Thursday, January 15, 2009

I know what happened: US Airways Flight 1549

Okay, this one has nothing to do about music but I just had to write it. Had this situation turned tragic, there is no way that would I post this entry. But since things turned out so well, I just couldn’t sit still and let this one pass—I happen to be a pilot as well as a musician.

We all know by now that US Airways Flight 1549 appears to have ingested some large birds, perhaps Canadian Geese, in its engines yesterday afternoon. This caused the engines to shut down, turning the Airbus into a lumbering glider. The quick-witted flight crew set up for a near-flawless ditching in the Hudson River. Keeping an Airbus in one piece during a water landing is no minor feat, let alone evacuating all aboard in 90 seconds or so. This flight was extremely lucky, but that luck wouldn’t have meant anything if they hadn’t executed their emergency procedures so well. Kudos on top of kudos to the Captain and crew.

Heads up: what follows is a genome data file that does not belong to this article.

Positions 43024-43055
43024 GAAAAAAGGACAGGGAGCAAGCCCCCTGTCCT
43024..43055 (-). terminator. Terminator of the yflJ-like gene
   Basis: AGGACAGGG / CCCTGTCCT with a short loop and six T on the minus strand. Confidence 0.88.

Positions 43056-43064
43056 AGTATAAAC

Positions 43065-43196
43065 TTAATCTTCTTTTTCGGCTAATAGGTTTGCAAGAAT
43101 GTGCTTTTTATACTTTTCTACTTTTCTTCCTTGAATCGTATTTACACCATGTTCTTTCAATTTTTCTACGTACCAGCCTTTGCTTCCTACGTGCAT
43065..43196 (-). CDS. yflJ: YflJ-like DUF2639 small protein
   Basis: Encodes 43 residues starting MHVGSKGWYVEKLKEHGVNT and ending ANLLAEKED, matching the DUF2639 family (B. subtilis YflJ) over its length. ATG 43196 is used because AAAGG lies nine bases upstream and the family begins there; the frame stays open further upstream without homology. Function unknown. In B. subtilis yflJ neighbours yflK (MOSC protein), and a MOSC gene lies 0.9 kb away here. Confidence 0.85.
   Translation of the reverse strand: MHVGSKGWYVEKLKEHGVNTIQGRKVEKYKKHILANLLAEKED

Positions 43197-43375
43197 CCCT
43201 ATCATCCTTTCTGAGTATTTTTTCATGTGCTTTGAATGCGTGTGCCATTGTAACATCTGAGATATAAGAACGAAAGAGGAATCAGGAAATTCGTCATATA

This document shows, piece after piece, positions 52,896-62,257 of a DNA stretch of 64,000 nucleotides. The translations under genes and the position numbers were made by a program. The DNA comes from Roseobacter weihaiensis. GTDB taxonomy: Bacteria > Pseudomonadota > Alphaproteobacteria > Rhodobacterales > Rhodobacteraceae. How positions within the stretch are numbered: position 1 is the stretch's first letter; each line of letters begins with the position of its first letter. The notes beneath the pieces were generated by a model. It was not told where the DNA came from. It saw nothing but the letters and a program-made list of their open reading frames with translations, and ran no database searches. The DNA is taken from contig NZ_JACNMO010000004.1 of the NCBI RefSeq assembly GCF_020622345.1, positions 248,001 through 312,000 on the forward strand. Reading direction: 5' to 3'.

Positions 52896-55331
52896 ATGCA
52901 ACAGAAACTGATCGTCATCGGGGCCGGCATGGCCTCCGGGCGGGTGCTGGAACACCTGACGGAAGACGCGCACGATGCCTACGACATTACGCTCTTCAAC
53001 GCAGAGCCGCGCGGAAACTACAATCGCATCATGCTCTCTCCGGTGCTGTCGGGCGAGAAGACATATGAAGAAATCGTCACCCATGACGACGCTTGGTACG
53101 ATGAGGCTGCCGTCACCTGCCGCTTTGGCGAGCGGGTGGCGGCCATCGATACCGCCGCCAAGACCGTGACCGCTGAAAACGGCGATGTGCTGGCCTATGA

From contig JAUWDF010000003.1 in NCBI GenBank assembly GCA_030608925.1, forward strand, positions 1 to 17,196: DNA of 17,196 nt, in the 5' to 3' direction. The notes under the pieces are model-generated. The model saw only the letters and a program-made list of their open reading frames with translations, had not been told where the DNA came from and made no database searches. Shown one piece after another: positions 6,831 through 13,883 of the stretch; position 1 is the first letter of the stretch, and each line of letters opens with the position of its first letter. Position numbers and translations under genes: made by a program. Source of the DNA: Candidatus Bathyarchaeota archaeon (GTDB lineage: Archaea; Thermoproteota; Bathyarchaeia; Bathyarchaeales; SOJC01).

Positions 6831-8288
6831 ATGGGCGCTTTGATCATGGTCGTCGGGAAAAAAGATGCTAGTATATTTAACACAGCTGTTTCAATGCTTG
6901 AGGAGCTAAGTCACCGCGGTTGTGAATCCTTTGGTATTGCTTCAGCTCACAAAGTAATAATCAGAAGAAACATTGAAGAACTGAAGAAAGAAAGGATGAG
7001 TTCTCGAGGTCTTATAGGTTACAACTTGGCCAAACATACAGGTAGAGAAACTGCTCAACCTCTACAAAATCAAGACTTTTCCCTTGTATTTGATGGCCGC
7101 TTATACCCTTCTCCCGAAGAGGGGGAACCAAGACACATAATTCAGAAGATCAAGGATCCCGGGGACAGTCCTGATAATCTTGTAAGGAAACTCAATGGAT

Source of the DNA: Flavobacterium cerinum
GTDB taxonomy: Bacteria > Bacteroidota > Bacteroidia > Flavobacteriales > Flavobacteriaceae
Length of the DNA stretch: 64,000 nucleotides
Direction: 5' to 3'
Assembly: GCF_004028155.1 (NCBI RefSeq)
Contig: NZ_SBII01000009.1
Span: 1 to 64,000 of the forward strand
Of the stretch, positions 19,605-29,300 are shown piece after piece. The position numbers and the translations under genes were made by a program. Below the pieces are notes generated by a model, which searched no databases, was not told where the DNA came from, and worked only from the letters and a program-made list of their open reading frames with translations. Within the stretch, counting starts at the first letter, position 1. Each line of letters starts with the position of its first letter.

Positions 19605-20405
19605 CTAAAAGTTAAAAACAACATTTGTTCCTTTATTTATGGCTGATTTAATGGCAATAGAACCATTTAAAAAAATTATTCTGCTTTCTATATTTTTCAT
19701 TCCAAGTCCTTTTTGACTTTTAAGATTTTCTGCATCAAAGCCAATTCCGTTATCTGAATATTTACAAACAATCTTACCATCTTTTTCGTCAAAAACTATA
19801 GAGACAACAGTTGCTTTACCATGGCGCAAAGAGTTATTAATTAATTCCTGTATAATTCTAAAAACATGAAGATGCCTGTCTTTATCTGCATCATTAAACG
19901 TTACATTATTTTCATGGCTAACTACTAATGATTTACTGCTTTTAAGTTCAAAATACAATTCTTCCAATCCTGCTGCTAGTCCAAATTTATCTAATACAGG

Okay, but aren’t these jet engines tested to withstand ingesting birds? Sure, engineers are reputed to use dead chickens and turkeys to test engine fault tolerance. But I think the answer lies in a very old joke. Now, keep in mind that it has been wickedly cold in New York for the last number of days. I’m thinking cold birds. Follow the old joke to its obvious conclusion:

“The US Federal Aviation Administration has a unique device for testing the strength of windshields on airplanes. The device is a gun that launches a dead chicken at a plane’s windshield at approximately the speed at which the airplane flies.

The theory is that if the windshield doesn’t crack from the carcass impact, it’ll survive a real collision with a bird during flight.

It seems the British were very interested in this and wanted to test a windshield on a brand new speedy locomotive they were developing.

They borrowed the FAA’s chicken launcher, loaded the chicken and fired.

The ballistic chicken shattered the windshield, broke the engineer’s chair, and embedded itself in the back wall of the engine’s cab. The British were stunned and asked the FAA to recheck the test to see if everything was done correctly.

The FAA reviewed the test thoroughly and had one recommendation:

‘Use thawed chicken.’”

[Reputedly first printed in “Feathers,” the publication of the California Poultry Industry Federation]

Ryan Michael Galloway